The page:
Sunday, October 21, 2007

U.S. Out Now! How?

The current issue of Mother Jones' has taken up a discussion of the relationship between the current situation in Iraq and the connection with the American people.

"It started as Bush's war, but we all own it now — and it's time we took a hard look at what that means.

"You break it, you own it." So goes the "Pottery Barn rule" that Colin Powell invoked in his last-ditch attempts to dissuade President Bush from invading Iraq. "You are going to be the proud owner of 25 million people. You will own all their hopes, aspirations, and problems. You'll own it all."

In the end, of course, Powell caved to Bush's geopolitical whims, played the good soldier, and did as much as anyone to lie to the world and sell the case for invasion — an invasion driven by blind ideology, wishful thinking, and a feckless refusal to consider the consequences. Stupefyingly, the administration maintains that attitude to this day—refusing, for example, to address the plight of 2 million refugees because, you see, they'll all go home soon to a pacified Iraq.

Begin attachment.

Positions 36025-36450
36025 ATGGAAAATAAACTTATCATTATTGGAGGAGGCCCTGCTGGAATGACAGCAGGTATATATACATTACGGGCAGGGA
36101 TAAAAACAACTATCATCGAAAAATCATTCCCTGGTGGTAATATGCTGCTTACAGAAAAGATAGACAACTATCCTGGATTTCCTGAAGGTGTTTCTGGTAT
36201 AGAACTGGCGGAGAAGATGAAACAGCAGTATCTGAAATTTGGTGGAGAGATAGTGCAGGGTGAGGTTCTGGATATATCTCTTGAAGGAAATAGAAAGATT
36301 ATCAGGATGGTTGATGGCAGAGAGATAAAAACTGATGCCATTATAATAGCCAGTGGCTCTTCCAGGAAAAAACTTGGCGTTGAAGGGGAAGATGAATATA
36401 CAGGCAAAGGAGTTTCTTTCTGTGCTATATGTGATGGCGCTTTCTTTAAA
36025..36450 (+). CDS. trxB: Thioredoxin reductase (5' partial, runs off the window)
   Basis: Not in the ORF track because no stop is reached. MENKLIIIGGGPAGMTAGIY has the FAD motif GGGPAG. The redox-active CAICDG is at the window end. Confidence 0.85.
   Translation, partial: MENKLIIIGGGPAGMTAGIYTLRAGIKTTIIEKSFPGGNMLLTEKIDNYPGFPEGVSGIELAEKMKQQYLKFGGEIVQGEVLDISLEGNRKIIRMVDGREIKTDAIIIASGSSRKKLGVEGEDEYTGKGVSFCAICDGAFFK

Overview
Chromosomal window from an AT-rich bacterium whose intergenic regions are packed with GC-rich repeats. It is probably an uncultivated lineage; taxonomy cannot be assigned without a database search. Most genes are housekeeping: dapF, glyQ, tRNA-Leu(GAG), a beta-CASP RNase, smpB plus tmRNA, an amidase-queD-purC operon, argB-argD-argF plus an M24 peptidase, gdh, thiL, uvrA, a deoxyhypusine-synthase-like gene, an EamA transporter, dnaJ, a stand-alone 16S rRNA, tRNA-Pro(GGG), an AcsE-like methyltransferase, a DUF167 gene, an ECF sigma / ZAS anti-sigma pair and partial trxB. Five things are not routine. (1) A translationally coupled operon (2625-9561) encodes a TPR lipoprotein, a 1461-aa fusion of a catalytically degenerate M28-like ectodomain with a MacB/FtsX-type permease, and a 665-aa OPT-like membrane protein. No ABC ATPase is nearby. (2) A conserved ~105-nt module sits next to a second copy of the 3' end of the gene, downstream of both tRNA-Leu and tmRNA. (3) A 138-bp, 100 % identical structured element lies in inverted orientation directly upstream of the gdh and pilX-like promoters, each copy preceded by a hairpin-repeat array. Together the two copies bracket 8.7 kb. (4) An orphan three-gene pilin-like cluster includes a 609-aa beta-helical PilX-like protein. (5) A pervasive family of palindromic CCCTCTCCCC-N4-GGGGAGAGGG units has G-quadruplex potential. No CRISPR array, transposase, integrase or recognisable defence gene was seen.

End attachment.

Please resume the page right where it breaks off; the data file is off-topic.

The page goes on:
Yet it's not just the administration that has its head in the sand; to varying degrees, we all do. For those of us who argued against invading, it is tempting to simply demand an end to "Bush's War" and wash our hands of it. But as General Anthony Zinni, former head of U.S. forces in the Middle East, told us, "Your conscience is not clean just because you're a peace demonstrator." In other words, just because you weren't in favor of going in doesn't mean you're not responsible for what happens when we pull out."

The rest of the article is here:

I, for one, totally disagree with General Zinni. In what way are those of us who campaigned against, voted against, and have railed against the Bushites from Day One, to see ourselves as responsible for what happens when (if we ever) pull out of Iraq?